Product details

  • Format: Kindle Edition
  • File Size: 1018 KB
  • Print Length: 230 pages
  • Page Numbers Source ISBN: 0226473740
  • Publisher: University of Chicago Press; Reprint edition (14 Feb 2012)
  • Sold by: Amazon Media EU S.à r.l.
  • Language: English
  • ASIN: B007I5N64M
  • Text-to-Speech: Enabled
  • X-Ray:
  • Average Customer Review: 5.0 out of 5 stars  See all reviews (1 customer review)
  • Amazon Bestsellers Rank: #498,569 Paid in Kindle Store (See Top 100 Paid in Kindle Store)
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Most Helpful Customer Reviews
3 of 3 people found the following review helpful
5.0 out of 5 stars Queasy Cuisine 5 May 2012
By takingadayoff TOP 1000 REVIEWER VINE VOICE
Format:Hardcover
Harvey Levenstein noticed, while doing research for two books he wrote about American tourists in France, that Americans have a very different attitude toward food than do the French. While the French have what seemed to him, a normal and healthy relationship with food, Americans have a love/hate relationship with food. The very fact that we have a "relationship" with food rather than just eating and enjoying it seemed a bit off to Levenstein.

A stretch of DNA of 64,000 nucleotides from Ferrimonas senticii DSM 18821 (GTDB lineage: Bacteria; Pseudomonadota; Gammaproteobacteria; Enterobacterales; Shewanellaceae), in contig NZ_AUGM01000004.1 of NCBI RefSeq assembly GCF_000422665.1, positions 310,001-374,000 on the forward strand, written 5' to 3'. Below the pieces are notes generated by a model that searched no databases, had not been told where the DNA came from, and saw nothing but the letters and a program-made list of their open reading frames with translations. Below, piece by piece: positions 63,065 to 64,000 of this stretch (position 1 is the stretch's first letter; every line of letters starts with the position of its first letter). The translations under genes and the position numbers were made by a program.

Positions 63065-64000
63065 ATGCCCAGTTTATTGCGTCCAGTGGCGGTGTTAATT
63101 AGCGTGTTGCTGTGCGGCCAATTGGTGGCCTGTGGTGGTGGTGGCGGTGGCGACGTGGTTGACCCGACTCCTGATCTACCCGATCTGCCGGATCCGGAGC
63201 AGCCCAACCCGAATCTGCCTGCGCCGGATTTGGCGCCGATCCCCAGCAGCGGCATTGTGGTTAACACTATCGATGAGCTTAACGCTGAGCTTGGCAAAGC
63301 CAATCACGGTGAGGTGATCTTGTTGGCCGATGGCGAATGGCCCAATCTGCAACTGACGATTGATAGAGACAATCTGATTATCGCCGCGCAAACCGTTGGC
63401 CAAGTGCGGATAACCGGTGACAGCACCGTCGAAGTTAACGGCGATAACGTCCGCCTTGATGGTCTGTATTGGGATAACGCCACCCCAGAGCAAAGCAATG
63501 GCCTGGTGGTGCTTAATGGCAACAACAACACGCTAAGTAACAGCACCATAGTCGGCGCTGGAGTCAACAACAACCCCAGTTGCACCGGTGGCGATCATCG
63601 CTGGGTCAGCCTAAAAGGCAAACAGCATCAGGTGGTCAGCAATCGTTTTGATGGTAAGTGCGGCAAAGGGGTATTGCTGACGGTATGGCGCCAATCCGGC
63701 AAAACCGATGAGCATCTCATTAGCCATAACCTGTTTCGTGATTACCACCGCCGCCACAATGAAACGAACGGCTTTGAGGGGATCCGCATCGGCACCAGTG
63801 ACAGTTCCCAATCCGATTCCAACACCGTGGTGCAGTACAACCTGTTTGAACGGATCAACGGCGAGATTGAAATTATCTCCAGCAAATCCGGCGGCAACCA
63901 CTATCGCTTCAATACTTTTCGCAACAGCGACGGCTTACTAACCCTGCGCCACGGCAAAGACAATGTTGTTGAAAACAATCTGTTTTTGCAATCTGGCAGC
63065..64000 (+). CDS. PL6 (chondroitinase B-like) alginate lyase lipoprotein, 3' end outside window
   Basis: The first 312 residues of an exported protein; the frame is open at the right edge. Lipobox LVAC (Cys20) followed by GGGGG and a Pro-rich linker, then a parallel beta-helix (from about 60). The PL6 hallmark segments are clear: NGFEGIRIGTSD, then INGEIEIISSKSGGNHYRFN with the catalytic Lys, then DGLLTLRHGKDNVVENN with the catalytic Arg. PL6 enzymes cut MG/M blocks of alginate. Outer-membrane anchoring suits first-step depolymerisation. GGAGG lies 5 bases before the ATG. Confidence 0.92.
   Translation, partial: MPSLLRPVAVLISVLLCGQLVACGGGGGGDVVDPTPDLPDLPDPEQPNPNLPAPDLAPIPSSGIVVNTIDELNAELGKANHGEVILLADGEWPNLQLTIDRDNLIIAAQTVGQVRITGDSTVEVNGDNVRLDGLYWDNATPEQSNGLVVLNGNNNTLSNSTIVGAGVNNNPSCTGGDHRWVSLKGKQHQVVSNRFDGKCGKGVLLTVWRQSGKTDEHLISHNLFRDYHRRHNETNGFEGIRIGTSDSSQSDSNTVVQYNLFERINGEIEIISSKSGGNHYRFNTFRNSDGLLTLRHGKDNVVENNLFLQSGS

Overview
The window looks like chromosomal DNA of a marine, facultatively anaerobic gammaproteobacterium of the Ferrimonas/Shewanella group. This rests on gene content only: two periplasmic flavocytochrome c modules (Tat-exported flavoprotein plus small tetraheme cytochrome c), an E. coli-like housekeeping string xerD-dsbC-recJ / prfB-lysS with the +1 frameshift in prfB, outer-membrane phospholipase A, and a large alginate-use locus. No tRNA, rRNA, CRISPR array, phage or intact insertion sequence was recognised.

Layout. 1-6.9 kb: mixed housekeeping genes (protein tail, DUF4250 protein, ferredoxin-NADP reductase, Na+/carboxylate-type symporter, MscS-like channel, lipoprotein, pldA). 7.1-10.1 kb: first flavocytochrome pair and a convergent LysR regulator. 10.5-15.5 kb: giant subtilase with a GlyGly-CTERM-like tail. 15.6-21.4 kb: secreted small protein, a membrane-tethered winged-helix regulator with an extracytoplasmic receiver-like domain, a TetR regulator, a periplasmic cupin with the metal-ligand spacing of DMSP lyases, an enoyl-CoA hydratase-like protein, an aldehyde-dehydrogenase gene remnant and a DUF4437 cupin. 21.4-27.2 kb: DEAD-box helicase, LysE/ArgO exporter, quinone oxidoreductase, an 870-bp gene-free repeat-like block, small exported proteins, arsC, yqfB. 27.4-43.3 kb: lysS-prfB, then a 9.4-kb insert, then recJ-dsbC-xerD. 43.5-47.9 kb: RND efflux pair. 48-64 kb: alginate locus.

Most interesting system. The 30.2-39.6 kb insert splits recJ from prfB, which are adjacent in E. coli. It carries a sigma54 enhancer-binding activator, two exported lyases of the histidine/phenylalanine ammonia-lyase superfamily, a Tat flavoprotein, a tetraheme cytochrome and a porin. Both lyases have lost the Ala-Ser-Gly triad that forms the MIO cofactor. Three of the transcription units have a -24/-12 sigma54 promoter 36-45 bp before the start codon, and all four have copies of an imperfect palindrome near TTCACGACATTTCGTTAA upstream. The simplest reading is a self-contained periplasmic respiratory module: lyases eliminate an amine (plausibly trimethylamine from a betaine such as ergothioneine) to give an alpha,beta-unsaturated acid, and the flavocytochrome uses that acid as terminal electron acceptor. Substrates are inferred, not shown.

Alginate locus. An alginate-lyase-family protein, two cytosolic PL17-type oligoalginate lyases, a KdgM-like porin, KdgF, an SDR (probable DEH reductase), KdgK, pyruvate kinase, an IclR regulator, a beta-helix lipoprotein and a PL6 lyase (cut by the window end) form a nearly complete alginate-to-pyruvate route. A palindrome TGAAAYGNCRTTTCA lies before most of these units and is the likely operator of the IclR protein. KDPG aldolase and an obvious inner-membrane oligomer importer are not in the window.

In his introduction, Levenstein says he hopes that by looking at the history of our food fears, we might lessen our anxieties and increase our pleasure when it comes to food. If only.

The book takes a chronological approach, starting with the early years of the 20th century. Each chapter deals with a food fear of the time, and you just know that if he had wanted to include more food fears, there would have been plenty of material for a much bigger book. But Levenstein wasn't out to write a comprehensive history, he wanted to show some representative food fears through the century and up to the current day.